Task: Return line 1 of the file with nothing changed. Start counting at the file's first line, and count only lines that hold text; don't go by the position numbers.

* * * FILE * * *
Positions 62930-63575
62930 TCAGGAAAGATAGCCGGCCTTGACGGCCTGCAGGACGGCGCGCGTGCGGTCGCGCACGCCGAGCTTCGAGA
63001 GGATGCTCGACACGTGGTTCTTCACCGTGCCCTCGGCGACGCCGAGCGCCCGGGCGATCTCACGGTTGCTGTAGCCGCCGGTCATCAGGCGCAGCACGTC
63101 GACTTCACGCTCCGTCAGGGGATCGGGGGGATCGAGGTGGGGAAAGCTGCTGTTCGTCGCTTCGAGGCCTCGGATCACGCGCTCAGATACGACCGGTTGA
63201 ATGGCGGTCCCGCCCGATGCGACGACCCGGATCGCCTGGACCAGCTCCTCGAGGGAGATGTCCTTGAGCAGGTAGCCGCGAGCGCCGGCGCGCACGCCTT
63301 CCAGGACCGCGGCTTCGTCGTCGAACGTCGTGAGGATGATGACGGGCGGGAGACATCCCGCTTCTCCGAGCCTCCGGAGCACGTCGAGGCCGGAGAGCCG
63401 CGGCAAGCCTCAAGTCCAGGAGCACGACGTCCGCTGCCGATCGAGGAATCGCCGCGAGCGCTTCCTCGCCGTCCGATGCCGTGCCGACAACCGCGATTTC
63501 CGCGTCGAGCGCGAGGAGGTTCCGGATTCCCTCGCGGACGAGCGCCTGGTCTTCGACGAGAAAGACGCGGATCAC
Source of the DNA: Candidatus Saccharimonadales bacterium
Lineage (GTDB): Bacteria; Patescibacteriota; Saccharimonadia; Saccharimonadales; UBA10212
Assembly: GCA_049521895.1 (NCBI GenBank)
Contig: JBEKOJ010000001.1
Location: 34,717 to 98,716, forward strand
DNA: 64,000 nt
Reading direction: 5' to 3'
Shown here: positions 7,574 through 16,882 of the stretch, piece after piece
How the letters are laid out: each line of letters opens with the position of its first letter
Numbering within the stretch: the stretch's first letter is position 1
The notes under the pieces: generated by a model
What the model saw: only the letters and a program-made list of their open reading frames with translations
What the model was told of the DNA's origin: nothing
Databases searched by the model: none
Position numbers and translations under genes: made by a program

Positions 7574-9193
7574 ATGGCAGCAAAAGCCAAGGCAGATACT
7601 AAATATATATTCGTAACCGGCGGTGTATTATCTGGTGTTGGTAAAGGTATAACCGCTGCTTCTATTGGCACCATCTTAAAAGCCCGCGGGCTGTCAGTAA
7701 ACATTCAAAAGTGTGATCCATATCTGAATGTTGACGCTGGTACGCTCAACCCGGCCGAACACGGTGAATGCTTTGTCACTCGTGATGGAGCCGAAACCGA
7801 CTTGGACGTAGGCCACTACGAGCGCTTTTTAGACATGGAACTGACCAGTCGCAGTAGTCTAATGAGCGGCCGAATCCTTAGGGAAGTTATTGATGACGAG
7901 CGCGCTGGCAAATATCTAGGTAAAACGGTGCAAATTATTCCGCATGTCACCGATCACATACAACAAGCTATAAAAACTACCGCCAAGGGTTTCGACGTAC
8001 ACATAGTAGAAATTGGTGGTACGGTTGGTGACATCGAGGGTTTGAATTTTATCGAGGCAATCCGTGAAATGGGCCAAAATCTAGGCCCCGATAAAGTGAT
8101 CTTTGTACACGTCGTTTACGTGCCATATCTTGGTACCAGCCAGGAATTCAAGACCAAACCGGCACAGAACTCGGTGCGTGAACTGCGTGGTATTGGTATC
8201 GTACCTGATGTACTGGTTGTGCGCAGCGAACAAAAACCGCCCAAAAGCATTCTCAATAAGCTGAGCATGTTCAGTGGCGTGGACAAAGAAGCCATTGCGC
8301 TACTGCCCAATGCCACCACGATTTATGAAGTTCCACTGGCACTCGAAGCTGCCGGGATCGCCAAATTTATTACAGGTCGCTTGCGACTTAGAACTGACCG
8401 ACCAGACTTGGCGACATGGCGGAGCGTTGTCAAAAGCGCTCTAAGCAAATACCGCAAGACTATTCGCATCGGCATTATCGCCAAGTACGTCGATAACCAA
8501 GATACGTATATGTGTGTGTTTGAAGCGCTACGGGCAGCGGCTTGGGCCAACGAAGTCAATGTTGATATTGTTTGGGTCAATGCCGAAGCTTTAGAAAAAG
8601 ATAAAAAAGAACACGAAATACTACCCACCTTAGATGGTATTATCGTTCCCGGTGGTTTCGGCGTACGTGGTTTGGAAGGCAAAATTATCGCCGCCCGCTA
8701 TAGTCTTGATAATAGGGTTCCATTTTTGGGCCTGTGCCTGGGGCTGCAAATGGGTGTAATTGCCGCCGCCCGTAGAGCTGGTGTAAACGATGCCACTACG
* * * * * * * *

Positions 62930-63575